Here we look at the automatic stay imposed by CPR 15.11.

This is one of those rules than can be overlooked and could, if ignored, cause major procedural difficulties.


“Where –

(a) at least 6 months have expired since the end of the period for filing a defence specified in rule 15.4;

(b) no defendant has served or filed an admission or filed a defence or counterclaim; and

(c) the claimant has not entered or applied for judgment under Part 12 (default judgment), or Part 24 (summary judgment),

the claim shall be stayed”



The judgment in Citicorp Trustee Company Ltd & Anor v Al-Sanea & Anor [2017] EWHC 2845 (Comm) shows that it is normally not difficult to lift that stay.  The key point is to know about the rule and that proceedings are stayed. This could be more important in cases where there is a considerable, unexplained delay,  or the application to lift the stay is opposed.


Proceedings were  served on or soon after 20th January 2017 (calculated in accordance with CPR rule 6.14). The period for filing a defence would expire 14 days later on or soon after 3rd February 2017. Accordingly, the Claimants’ claims were stayed on or soon after 3rd August 2017.

The claimant applied to lift the stay.


Mr Peter MacDonald Eggers QC reviewed the case law.

    1. CPR rule 15.11(2) permits the Court to lift the stay. In Football Association Premier League Ltd v O’Donovan [2017] EWHC 152 (Ch); [2017] FSR 31, Chief Master Marsh said, at para. 11, in respect of this rule:
The purpose served by CPR 15.11 is not immediately obvious other than, perhaps, it encourages claimants to make a decision about what steps to take to pursue a claim and renders inactive claims that might otherwise lie merely somnolent on the court file. It might also, perhaps more in theory than in reality, provide comfort to a defendant that no further action in the claim can be taken save with the court’s permission. However, it seems to me that the rule is not intended to place an especially heavy burden on the claimant to discharge before the court will agree to the stay being lifted. In the usual way, the court must weigh the competing interests of the parties in the balance. Here, there is an adequate explanation of the delay and the claimant has a claim with real prospects of success … So far as the merits are concerned, having already dealt with a considerable number of similar claims, I am aware that most other similar claims have not been contested. In any event, the amended claim demonstrates a claim based upon reasonable grounds. Added to that, there has been an almost complete lack of engagement by the first defendant and part of the delay has been caused by the defendant himself. On the other side of the balance, there is no obvious prejudice to the defendant caused by the delay of six months and I note that steps were taken to revive the claim within that period. In all the circumstances I am satisfied that it is appropriate to lift the stay.”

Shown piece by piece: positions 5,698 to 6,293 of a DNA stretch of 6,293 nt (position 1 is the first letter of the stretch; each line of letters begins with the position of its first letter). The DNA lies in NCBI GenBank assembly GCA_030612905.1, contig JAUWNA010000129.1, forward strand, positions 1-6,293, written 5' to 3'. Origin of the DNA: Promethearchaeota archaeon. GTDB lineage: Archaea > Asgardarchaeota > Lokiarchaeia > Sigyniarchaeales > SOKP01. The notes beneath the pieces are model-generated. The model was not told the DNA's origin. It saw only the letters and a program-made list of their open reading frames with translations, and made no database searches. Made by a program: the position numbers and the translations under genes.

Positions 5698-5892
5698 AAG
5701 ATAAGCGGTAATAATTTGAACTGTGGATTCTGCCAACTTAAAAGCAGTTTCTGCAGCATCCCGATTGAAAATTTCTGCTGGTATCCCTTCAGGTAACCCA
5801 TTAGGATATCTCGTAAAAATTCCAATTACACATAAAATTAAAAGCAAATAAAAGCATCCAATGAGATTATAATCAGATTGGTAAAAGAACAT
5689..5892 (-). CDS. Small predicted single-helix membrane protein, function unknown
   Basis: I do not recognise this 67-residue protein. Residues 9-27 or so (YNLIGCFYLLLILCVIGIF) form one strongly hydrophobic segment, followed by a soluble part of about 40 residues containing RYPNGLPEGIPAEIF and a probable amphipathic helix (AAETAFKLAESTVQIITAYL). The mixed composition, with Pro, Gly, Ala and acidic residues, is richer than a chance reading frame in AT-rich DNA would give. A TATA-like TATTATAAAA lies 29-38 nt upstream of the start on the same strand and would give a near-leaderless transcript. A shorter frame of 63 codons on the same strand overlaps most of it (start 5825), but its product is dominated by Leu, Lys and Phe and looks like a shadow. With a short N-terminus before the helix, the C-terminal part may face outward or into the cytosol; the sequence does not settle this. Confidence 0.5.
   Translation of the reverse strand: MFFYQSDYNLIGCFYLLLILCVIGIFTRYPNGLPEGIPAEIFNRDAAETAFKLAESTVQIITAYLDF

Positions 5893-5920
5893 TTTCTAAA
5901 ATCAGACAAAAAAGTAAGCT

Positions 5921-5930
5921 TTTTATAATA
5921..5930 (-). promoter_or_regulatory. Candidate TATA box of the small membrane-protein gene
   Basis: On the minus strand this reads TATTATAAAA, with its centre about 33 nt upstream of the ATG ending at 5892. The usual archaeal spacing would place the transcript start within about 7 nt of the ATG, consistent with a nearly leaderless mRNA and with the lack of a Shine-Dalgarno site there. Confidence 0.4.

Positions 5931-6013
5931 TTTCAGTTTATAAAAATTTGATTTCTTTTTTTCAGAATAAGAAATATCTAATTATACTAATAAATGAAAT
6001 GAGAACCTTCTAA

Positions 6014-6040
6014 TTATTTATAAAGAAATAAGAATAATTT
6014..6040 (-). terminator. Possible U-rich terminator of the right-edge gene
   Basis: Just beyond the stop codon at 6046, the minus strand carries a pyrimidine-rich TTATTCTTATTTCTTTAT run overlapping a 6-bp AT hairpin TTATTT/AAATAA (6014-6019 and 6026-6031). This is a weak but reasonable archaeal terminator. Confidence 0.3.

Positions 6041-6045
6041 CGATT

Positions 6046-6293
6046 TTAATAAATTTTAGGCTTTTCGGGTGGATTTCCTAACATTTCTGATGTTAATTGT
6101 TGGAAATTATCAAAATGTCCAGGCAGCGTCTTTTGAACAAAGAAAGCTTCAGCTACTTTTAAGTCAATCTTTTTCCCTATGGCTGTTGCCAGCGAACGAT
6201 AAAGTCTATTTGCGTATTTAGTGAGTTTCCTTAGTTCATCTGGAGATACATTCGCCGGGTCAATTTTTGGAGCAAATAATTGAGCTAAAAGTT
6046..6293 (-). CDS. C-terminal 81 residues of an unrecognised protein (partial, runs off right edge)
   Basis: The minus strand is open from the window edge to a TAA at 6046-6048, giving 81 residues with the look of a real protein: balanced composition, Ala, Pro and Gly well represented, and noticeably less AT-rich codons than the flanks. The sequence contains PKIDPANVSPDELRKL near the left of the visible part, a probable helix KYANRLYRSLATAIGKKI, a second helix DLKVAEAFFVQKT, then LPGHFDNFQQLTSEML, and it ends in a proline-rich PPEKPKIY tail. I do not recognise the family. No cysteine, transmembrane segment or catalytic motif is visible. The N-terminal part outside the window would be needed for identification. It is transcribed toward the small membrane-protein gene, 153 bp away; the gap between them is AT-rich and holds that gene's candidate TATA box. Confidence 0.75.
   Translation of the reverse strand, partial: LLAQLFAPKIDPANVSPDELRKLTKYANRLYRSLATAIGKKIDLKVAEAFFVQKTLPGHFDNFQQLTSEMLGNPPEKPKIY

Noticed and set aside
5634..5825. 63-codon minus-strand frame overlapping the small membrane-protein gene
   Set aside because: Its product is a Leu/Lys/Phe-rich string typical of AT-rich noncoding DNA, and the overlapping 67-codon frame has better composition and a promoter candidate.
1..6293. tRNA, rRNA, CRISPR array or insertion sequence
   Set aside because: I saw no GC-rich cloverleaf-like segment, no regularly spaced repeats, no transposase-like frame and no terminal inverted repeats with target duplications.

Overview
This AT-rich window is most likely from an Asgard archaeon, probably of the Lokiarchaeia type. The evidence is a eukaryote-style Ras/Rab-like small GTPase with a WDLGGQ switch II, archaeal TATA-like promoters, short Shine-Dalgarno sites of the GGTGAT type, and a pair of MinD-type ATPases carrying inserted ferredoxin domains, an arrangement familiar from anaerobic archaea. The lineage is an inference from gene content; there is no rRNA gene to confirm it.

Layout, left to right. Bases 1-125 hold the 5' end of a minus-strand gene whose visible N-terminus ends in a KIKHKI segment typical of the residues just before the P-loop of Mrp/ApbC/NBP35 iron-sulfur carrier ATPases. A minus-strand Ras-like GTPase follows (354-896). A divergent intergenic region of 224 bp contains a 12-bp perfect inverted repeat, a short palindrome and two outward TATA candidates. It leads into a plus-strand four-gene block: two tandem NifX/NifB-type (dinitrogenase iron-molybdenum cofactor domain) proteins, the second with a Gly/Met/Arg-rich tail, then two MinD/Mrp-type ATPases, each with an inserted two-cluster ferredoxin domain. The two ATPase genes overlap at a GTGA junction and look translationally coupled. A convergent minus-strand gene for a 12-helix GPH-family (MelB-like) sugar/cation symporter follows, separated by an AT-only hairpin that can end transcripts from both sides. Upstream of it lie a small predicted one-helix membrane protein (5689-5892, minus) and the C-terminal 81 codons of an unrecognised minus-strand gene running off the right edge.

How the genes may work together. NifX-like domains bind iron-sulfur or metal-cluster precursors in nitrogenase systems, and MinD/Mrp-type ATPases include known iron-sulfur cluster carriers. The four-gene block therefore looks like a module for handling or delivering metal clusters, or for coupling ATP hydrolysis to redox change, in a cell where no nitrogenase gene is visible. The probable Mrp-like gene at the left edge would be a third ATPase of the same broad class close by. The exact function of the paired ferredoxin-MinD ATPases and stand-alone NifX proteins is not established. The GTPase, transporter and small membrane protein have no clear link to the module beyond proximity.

1. Mr Robins on behalf of the Claimants submitted that the stay should be lifted because (a) the delay in issuing the application after the stay was short, (b) the delay is reasonably explicable, (c) there would be no prejudice to the Defendants, and (d) the Claimants’ claims plainly have a good prospect of success.
  2. I have no hesitation in ordering that the stay be lifted. The delay in issuing the application after the imposition of the stay was short. Mr Robins suggested it was a delay of less than a month. The current applications were issued on 4th September 2017, one month after the stay took effect. The delay leading to the imposition of the stay, such as it was, was explained by Mr Godden in his first witness statement, at para. 87, where he stated that the interim period was taken up by the steps taken to serve the proceedings on the Defendants and to bring them to the attention of the Defendants, by consultations with the Certificateholders, who had the real economic interest in the transaction, and by taking legal advice with respect to the interaction between the English proceedings and the proceedings in the KSA.